BY LILY LAUVER
I will cry at the concert to see everyone twenty-something
making music with some awful knowledge. We weren’t ready
for anything luscious. Some piece sends memory, the one of a tiny kid
with a tick, his name was Charlie, behind his delicate ear, a huge one,
and he didn’t know what a tick was. When it was off and we showed him
he pounded away yelling at the trees. I love Sophie on the timpani
—she tunes the drums exactly and doesn’t hold back. But we are
in the observation car now with our feet on the sill,
looking out and talk messy. Said all the right things about our sisters and dads,
about journalism, the physical constraint, about women who spend their lives
being surrogate wombs to others, about other forms, representative. And don’t you
forget about the woman who stood waving on a platform to us, to no one
in particular, and her smile so hopeful we couldn’t help but leave.
Lake Michigan like the elephant in the room. Like the whole other Chicago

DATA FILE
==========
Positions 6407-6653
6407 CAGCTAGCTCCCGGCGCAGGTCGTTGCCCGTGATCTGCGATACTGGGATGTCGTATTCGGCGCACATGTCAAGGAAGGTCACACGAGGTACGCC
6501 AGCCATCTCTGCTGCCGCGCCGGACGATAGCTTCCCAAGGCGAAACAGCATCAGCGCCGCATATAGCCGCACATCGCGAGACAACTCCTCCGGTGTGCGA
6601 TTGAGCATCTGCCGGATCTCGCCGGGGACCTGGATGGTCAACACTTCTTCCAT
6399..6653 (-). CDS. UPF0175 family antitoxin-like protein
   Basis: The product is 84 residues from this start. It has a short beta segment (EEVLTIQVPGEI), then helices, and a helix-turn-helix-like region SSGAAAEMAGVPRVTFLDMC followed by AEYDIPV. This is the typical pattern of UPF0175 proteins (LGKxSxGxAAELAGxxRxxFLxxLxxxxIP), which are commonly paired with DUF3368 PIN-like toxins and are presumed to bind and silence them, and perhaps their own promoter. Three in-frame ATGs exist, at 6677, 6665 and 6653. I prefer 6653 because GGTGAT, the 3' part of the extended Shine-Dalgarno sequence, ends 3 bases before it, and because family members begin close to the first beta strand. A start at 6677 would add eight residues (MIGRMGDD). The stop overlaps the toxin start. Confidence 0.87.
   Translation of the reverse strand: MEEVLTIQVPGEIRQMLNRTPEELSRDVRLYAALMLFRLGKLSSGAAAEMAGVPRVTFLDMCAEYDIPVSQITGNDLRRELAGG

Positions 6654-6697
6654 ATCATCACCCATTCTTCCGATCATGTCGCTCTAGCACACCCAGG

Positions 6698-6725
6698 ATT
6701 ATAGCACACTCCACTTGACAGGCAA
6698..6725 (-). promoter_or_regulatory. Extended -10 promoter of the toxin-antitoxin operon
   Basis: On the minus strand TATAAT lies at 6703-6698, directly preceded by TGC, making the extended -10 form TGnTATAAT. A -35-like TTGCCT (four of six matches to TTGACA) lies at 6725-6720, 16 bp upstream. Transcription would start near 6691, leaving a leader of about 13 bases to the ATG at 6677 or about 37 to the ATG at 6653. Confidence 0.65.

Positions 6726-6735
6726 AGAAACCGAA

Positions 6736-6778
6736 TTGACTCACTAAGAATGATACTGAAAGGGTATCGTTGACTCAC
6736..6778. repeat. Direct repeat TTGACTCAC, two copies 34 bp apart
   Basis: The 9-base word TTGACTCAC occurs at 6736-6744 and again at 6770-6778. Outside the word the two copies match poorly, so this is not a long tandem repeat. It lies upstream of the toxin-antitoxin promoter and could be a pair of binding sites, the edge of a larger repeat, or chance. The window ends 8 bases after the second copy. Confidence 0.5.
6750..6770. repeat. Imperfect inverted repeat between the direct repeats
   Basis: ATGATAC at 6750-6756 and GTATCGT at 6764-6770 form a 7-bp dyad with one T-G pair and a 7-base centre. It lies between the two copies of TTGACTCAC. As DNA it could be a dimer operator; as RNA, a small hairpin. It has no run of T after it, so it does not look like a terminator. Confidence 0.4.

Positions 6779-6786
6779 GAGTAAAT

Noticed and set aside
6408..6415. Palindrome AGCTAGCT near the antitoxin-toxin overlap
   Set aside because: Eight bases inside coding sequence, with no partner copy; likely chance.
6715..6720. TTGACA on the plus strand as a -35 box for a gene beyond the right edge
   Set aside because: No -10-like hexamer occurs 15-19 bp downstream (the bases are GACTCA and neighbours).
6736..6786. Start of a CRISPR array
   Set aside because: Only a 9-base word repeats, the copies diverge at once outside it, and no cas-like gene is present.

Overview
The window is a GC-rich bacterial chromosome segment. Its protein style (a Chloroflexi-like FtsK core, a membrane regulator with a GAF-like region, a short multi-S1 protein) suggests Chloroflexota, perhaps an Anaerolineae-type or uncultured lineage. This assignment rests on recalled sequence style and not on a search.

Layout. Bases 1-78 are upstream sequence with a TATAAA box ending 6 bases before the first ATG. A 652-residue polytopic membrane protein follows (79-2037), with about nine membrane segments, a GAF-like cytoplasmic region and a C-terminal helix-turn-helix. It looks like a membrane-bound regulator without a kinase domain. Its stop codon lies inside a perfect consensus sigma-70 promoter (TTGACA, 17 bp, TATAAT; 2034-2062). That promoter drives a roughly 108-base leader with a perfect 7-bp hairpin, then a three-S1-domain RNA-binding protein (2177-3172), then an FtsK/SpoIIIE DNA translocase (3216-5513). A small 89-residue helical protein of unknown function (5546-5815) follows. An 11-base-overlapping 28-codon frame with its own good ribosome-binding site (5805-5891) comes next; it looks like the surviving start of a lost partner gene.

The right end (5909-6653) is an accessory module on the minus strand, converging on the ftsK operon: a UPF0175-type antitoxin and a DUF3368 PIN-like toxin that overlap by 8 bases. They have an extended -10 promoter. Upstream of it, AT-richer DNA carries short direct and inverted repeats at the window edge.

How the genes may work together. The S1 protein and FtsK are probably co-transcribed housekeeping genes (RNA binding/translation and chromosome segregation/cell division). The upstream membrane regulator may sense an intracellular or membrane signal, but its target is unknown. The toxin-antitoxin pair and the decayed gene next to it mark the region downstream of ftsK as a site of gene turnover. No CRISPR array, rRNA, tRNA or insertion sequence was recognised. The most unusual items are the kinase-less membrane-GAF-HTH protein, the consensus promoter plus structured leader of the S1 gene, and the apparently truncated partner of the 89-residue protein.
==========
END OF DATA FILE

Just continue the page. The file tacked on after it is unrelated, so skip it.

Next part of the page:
is its reflection. And what does Chicago draw from that reflection?
We pass the old Water Tower. I’m suddenly sorry for thinking any town
static out the window, any place epitome. Lake Shore Drive and along
and along its monuments. Where was it—with the lady
who waved and the scarecrow? Everything flooded
and turned sog last night, the parking lots of old equipment?
Inadequate fields stilled-over. Nowhere to drain.
Of the Chicago Water Tower: that what was clean was under,
the whole ornate of it built to house a pump and now,
my goodness, an art gallery. Survived the Great
Chicago Fire. Said all the right things. On Lake Shore, a skunk inverted
as two wax lips—the cavity of the chest opened and folded to
the pavement. The smell like nothing other than. It was
Mendota, with the scarecrow hung against an old trailer
for decoration outside the railroad museum, the woman we left waving.